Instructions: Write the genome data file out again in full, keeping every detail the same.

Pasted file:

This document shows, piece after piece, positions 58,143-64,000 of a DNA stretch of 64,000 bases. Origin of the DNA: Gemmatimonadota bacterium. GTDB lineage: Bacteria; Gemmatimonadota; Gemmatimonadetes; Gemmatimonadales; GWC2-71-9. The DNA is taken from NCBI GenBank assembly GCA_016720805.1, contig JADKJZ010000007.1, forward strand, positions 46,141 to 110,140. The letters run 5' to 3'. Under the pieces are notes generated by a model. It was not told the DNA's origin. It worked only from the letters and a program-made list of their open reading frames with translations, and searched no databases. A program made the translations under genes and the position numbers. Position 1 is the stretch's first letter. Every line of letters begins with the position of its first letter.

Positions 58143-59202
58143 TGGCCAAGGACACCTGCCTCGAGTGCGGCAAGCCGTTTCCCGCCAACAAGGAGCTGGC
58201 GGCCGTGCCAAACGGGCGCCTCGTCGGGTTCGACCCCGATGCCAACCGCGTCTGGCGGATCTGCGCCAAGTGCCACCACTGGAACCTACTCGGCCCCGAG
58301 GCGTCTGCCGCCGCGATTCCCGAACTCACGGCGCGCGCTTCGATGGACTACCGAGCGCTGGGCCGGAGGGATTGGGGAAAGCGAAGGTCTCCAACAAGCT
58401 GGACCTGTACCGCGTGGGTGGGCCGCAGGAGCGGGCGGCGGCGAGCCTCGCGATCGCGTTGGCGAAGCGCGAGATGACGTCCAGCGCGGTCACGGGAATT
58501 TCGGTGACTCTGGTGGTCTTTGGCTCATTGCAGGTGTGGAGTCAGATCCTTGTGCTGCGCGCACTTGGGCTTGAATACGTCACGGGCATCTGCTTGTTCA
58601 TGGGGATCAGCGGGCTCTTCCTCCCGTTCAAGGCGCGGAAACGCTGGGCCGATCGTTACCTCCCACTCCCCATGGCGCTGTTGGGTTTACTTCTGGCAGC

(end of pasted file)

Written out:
This document shows, piece after piece, positions 58,143-64,000 of a DNA stretch of 64,000 bases. Origin of the DNA: Gemmatimonadota bacterium. GTDB lineage: Bacteria; Gemmatimonadota; Gemmatimonadetes; Gemmatimonadales; GWC2-71-9. The DNA is taken from NCBI GenBank assembly GCA_016720805.1, contig JADKJZ010000007.1, forward strand, positions 46,141 to 110,140. The letters run 5' to 3'. Under the pieces are notes generated by a model. It was not told the DNA's origin. It worked only from the letters and a program-made list of their open reading frames with translations, and searched no databases. A program made the translations under genes and the position numbers. Position 1 is the stretch's first letter. Every line of letters begins with the position of its first letter.

Positions 58143-59202
58143 TGGCCAAGGACACCTGCCTCGAGTGCGGCAAGCCGTTTCCCGCCAACAAGGAGCTGGC
58201 GGCCGTGCCAAACGGGCGCCTCGTCGGGTTCGACCCCGATGCCAACCGCGTCTGGCGGATCTGCGCCAAGTGCCACCACTGGAACCTACTCGGCCCCGAG
58301 GCGTCTGCCGCCGCGATTCCCGAACTCACGGCGCGCGCTTCGATGGACTACCGAGCGCTGGGCCGGAGGGATTGGGGAAAGCGAAGGTCTCCAACAAGCT
58401 GGACCTGTACCGCGTGGGTGGGCCGCAGGAGCGGGCGGCGGCGAGCCTCGCGATCGCGTTGGCGAAGCGCGAGATGACGTCCAGCGCGGTCACGGGAATT
58501 TCGGTGACTCTGGTGGTCTTTGGCTCATTGCAGGTGTGGAGTCAGATCCTTGTGCTGCGCGCACTTGGGCTTGAATACGTCACGGGCATCTGCTTGTTCA
58601 TGGGGATCAGCGGGCTCTTCCTCCCGTTCAAGGCGCGGAAACGCTGGGCCGATCGTTACCTCCCACTCCCCATGGCGCTGTTGGGTTTACTTCTGGCAGC